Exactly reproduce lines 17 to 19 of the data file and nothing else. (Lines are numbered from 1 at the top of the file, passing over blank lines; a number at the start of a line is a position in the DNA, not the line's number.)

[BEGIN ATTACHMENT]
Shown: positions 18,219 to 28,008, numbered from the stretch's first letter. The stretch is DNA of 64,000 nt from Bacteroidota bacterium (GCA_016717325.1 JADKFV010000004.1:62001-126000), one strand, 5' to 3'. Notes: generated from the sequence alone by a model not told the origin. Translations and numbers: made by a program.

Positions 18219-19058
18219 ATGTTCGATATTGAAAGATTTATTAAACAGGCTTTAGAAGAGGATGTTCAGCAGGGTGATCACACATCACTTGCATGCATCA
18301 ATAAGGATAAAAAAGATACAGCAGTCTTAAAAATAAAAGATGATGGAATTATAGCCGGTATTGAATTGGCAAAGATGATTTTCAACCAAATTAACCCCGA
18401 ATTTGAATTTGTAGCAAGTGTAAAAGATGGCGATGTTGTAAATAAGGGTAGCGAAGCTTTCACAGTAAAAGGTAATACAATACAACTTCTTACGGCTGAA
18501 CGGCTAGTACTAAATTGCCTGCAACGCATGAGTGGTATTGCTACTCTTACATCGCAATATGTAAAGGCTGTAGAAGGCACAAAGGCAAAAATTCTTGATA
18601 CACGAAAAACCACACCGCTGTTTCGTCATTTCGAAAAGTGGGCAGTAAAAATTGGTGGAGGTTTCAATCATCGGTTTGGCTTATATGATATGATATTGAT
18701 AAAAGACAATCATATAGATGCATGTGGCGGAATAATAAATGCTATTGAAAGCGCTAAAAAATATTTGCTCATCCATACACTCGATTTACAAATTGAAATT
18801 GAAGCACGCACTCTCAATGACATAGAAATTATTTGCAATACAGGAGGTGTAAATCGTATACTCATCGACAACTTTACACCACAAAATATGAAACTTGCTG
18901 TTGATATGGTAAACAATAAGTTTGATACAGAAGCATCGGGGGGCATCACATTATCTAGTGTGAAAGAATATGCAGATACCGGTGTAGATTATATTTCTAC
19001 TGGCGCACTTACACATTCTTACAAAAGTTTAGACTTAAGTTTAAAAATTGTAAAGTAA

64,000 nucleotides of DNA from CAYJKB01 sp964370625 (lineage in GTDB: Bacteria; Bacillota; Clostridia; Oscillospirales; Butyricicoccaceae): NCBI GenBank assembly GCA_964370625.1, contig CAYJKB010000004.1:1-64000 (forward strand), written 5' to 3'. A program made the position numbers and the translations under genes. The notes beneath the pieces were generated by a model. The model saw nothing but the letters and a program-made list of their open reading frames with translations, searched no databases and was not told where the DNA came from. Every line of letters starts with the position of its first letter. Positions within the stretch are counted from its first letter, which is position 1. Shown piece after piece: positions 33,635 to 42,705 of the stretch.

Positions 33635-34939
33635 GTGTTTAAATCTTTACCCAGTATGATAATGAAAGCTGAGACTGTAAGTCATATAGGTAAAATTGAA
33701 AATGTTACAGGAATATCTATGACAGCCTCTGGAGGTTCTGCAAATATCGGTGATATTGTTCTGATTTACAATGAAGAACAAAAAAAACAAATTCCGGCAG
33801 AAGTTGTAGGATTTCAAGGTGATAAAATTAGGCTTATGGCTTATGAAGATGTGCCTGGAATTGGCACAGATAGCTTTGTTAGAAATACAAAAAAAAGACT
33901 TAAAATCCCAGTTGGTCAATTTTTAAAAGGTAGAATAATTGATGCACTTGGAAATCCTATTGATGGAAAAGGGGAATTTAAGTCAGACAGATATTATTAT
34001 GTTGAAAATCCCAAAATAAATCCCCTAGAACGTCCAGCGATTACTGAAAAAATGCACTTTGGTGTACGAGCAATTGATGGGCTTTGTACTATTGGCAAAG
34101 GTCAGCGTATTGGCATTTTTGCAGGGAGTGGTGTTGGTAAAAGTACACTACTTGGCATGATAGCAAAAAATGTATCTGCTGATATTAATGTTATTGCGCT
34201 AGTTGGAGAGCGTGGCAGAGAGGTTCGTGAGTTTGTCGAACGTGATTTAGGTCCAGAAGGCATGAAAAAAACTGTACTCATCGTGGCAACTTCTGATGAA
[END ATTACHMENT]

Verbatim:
33901 TAAAATCCCAGTTGGTCAATTTTTAAAAGGTAGAATAATTGATGCACTTGGAAATCCTATTGATGGAAAAGGGGAATTTAAGTCAGACAGATATTATTAT
34001 GTTGAAAATCCCAAAATAAATCCCCTAGAACGTCCAGCGATTACTGAAAAAATGCACTTTGGTGTACGAGCAATTGATGGGCTTTGTACTATTGGCAAAG
34101 GTCAGCGTATTGGCATTTTTGCAGGGAGTGGTGTTGGTAAAAGTACACTACTTGGCATGATAGCAAAAAATGTATCTGCTGATATTAATGTTATTGCGCT